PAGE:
The Sun: Baroness Warsi backs Sun’s call to act

You won’t find a bigger supporter of the Sun’s ‘case against Choudary’ campaign than me.

For years I’ve been saying that this nutter, and hate mongers like him, are poisonous and destructive.

My run-ins with Choudary go way back.

When I stood for Parliament in 2005, he and his mates from Al-Muhajiroun called me a ‘kafar’, a non-believer, because I strongly believed in democracy and politics.

In 2006 on Newsnight he accused me of not being a Muslim because I wasn’t wearing a veil.

Three years later his mates pelted me with eggs and shouted obscenities at me in Luton as punishment for being a Muslim woman in a public role.

What really riled me, though, was seeing this man on the box, the day after the brutal murder of Drummer Lee Rigby, trying to glorify and justify this terrible attack.

It’s because I believe in free speech, that I believe in shouting people down rather than shutting them up – winning the argument, not banning the conversation.

That’s why I gladly took on British National Party leader Nick Griffin on Question Time – so I could challenge his racist views.

But I felt, in the days after Woolwich, it was deeply irresponsible for broadcasters to give large amount of airtime to this vile Choudary – allowing him to spout his bile to millions

He and his mob, who are no more than a handful of followers, do not represent British Muslims. His views are abhorred by British Muslims.

He doesn’t represent Muslims any more than Tommy Robinson and the English Defence League represents the English.

In fact, there are real similarities between people like Choudary and Robinson. Both perpetuate a polarised view of the world. Both practice the politics of fear. Both seek to divide communities.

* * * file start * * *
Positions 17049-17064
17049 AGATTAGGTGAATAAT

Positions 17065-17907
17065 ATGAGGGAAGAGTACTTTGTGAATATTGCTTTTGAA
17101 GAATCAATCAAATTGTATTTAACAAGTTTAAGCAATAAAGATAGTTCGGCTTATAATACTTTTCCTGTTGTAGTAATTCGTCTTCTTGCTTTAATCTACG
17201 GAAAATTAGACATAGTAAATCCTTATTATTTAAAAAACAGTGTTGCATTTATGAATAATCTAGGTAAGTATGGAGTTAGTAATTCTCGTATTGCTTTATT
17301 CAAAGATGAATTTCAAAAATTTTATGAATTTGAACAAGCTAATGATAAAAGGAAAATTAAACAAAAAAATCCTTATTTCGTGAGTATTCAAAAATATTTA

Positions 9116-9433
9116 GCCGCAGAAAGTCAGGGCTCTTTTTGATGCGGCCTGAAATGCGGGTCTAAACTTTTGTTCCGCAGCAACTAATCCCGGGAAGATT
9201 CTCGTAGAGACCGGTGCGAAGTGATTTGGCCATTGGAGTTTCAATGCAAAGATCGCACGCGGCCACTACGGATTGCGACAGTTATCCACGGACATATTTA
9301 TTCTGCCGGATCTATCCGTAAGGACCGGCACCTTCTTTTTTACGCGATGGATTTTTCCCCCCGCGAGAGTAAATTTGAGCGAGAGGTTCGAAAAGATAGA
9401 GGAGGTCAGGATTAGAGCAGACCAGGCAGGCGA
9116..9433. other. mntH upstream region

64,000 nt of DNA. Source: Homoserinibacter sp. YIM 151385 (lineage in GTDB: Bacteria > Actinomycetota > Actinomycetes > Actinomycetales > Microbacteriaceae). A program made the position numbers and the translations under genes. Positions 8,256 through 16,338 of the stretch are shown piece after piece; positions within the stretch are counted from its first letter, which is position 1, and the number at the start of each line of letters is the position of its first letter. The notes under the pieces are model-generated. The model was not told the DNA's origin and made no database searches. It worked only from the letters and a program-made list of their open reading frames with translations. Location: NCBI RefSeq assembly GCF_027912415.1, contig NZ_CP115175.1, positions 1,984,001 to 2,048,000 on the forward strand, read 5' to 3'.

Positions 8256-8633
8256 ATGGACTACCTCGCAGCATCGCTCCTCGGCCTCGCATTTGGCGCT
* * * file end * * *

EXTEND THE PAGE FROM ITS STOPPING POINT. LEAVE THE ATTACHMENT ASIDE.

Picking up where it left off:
They are two sides of the same rusty coin.

What’s laughable with Choudary is that he tries to dress up his hate speech as intellectual argument and theology.

He’s thinks the length of a man’s beard corresponds to the size of his intellect.

Never mind being unBritish, his behaviour is unIslamic.

His violent rhetoric is completely at odds with the teachings of the faith of Islam.

The fact is British Muslim communities are as repulsed and outraged by him as everyone else is.

Their strong, united, unequivocal condemnation of the cowardly attack in Woolwich, and rejection of hate speech like Choudary’s, was heartening in the midst of the horror.

We need to stand together with these communities, support them as they face reprisal attacks, and applaud them and join them as they say ‘not in my name’.

This week we had the first meeting of the task force on tackling extremism and radicalisation.

The Prime Minister charged each of us with finding any way and every way to send a clear message to extremists: we will not tolerate you.

We will support British Muslim communities in their campaigns to stop mobs like Choudary’s trying to take over their mosques.

We will show that there’s no place for them in our institutions – there’s nowhere for them to hide.

And, as the Sun revealed this week, we will look at ways to stop them living off the taxes of people who work hard and do the right thing, halting their State handouts.

Because that is one of the most galling things of all: Choudary taking home thousands of pounds in benefits when his only pasttime is peddling poison.

He may snigger about his ‘Jihad Seeker’s Allowance’. But the joke’s on him: the faith he professes to belong to, my faith, prohibits taking money when you’re fit to work and there is work available.

This is a hate preacher who doesn’t even practice what he preaches.

Just as communities and government have a role, broadcasters have a role too. Of course they have a right to interview who they want.

But they also have a responsibility too. Because every one of Choudary’s appearances undoes the hard work of interfaith, community-building work that people do every day.

That’s the other task in hand: creating a more integrated society – one which is resilient enough to stand up to those who are hell-bent on dividing us.

A resilient society is one whose members sign up to common values.

It is a place where people demonstrate fairness, tolerance and responsibility.

Where everyone feels pride in our nation and pride in the brave people who defend our nation, like Drummer Rigby.

Like it or lump it, that’s the British deal.

And if people don’t like it, they can, as I said to Choudary many years ago, make life easier for us all and get off our island.